Bacteria Play Critical Role in Driving Colon Cancers

By Labmedica International staff writers
Posted on 13 Feb 2018
Patients with an inherited form of colon cancer harbor two bacterial species that collaborate to encourage development of the disease, and the same species have been found in people who develop a sporadic form of colon cancer.

A process has been elucidated in which these bacteria invade the protective mucus layer of the colon and collude to create a microenvironment, complete with nutrients and everything the bacteria need to survive, that induces chronic inflammation and subsequent DNA damage that supports tumor formation.

Image: Diagram of how bacteria play a critical role in the development of colon cancer (Photo courtesy of Elizabeth Cook).
Image: Diagram of how bacteria play a critical role in the development of colon cancer (Photo courtesy of Elizabeth Cook).

Scientists at Johns Hopkins Medicine (Baltimore, MD, USA) and their collaborators investigated the relationship between the bacteria-caused biofilms and cancer formation, by examining colon tissue removed from six familial adenomatous polyposis (FAP) patients. About 5% of colon cancers are caused by a hereditary syndrome FAP, in which an inherited mutation launches a series of genetic changes that develop over time and eventually prompt the epithelial cells to turn malignant.

The team identified patchy bacterial biofilms composed predominately of Escherichia coli and Bacteroides fragilis. Genes for colibactin (clbB) and Bacteroides fragilis toxin (bft), encoding secreted oncotoxins, were highly enriched in FAP patients’ colonic mucosa compared to healthy individuals. Bacteroides fragilis and Escherichia coli, a surprising finding since the colon contains at least 500 different types of bacteria. Tests on 25 additional colon samples from FAP patients showed that the B. fragilis strain was a subtype, called ETBF, which makes a toxin that triggers certain oncogenic, or cancer-promoting, pathways in colon epithelial cells and causes colon inflammation.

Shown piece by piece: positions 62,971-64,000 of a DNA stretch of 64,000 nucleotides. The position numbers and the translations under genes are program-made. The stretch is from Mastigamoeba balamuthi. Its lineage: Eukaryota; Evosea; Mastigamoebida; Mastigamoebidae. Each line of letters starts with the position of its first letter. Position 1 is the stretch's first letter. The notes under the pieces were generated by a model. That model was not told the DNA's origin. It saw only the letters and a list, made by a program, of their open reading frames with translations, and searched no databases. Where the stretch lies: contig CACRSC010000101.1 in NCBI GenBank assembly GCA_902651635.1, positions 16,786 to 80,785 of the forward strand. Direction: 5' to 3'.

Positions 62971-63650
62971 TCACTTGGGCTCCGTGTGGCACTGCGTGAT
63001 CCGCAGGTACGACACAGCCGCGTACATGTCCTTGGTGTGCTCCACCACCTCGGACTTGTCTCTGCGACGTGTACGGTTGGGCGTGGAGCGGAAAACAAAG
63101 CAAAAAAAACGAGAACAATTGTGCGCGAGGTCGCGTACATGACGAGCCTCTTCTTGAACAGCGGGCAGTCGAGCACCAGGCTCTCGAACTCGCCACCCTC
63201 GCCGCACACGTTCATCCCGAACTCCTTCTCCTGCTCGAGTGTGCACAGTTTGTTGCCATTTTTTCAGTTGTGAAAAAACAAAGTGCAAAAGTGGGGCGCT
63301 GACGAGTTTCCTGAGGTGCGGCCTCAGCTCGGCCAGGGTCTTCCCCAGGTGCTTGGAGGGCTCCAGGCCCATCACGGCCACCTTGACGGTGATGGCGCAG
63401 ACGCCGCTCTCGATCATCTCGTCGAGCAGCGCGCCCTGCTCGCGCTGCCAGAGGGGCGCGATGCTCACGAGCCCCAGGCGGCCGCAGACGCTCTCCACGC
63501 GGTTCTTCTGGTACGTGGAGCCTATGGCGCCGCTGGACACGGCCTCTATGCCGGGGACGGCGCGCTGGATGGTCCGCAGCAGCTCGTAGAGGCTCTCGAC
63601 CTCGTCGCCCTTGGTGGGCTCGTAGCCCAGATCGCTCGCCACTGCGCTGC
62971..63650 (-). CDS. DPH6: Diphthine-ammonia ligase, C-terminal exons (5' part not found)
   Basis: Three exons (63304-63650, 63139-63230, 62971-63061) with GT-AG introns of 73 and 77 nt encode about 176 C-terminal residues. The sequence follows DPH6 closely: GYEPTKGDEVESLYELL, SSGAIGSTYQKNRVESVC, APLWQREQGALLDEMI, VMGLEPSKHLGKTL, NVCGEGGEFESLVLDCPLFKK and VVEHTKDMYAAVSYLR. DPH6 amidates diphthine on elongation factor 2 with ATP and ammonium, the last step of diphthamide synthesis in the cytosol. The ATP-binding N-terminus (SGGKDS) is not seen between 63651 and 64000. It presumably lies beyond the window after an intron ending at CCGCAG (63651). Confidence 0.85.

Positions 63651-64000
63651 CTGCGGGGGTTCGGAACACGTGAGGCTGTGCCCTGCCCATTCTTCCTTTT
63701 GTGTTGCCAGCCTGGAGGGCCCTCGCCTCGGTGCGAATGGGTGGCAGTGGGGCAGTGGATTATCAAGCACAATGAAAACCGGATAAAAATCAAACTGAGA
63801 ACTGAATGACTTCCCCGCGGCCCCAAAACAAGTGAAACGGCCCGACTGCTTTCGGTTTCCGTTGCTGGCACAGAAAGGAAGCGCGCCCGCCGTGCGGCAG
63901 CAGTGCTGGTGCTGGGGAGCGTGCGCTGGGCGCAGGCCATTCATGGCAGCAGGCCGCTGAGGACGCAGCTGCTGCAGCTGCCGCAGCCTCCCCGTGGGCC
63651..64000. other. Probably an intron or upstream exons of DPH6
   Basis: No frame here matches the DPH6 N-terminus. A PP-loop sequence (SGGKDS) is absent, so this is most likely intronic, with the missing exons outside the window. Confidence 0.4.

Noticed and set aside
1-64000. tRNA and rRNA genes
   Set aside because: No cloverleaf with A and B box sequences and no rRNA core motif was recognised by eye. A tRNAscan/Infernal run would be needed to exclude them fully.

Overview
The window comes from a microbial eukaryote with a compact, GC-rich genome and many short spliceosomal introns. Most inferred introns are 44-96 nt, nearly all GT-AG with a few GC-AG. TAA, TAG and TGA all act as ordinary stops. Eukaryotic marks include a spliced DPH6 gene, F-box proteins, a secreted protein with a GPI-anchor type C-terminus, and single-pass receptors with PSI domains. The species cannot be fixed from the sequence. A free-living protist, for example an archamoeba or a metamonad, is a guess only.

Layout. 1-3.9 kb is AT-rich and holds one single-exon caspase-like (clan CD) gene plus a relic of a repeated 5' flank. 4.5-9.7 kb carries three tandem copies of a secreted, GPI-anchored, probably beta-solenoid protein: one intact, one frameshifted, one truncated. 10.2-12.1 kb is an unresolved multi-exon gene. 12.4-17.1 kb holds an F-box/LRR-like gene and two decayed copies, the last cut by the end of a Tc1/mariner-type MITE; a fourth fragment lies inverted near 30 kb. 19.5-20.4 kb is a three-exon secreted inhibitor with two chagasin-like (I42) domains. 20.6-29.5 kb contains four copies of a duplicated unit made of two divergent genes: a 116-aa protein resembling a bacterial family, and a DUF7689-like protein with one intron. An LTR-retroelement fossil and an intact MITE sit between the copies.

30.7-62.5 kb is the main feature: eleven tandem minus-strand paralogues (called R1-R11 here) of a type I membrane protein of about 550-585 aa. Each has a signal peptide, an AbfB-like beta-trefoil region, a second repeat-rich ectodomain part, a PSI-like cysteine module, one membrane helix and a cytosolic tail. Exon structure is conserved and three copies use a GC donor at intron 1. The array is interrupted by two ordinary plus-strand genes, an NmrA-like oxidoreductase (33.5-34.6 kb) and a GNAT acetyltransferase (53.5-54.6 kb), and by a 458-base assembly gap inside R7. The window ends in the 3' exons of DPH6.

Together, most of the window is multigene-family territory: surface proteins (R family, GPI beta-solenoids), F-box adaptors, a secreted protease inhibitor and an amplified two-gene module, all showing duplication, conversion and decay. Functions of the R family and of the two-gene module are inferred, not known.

The results revealed that ETBF's toxin spurs a cascade of events that promote colon inflammation that feeds back to act on the colon epithelial cells. First, the toxin triggers colon immune cells to produce interleukin-17 (IL-17). This inflammatory molecule then acts directly on the colon epithelial cells to trigger activation of a protein complex involved in promoting further inflammation, known as nuclear factor kappa-light-chain-enhancer of activated B cells (NFκB). NFκB in turn induces the colon epithelial cells to produce several signaling molecules that recruit more immune cells, called myeloid cells, to the colon.

In addition to IL-17, the studies showed that ETBF digested the mucus layer, enabling the polyketide synthases positive (pks+) E. coli to adhere in larger numbers to the colon mucosa where together the bacteria induced increased DNA damage, a step preceding the gene mutations that underlie colon tumor formation. The study was published on February 2, 2018, in the journal Science.

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Johns Hopkins Medicine


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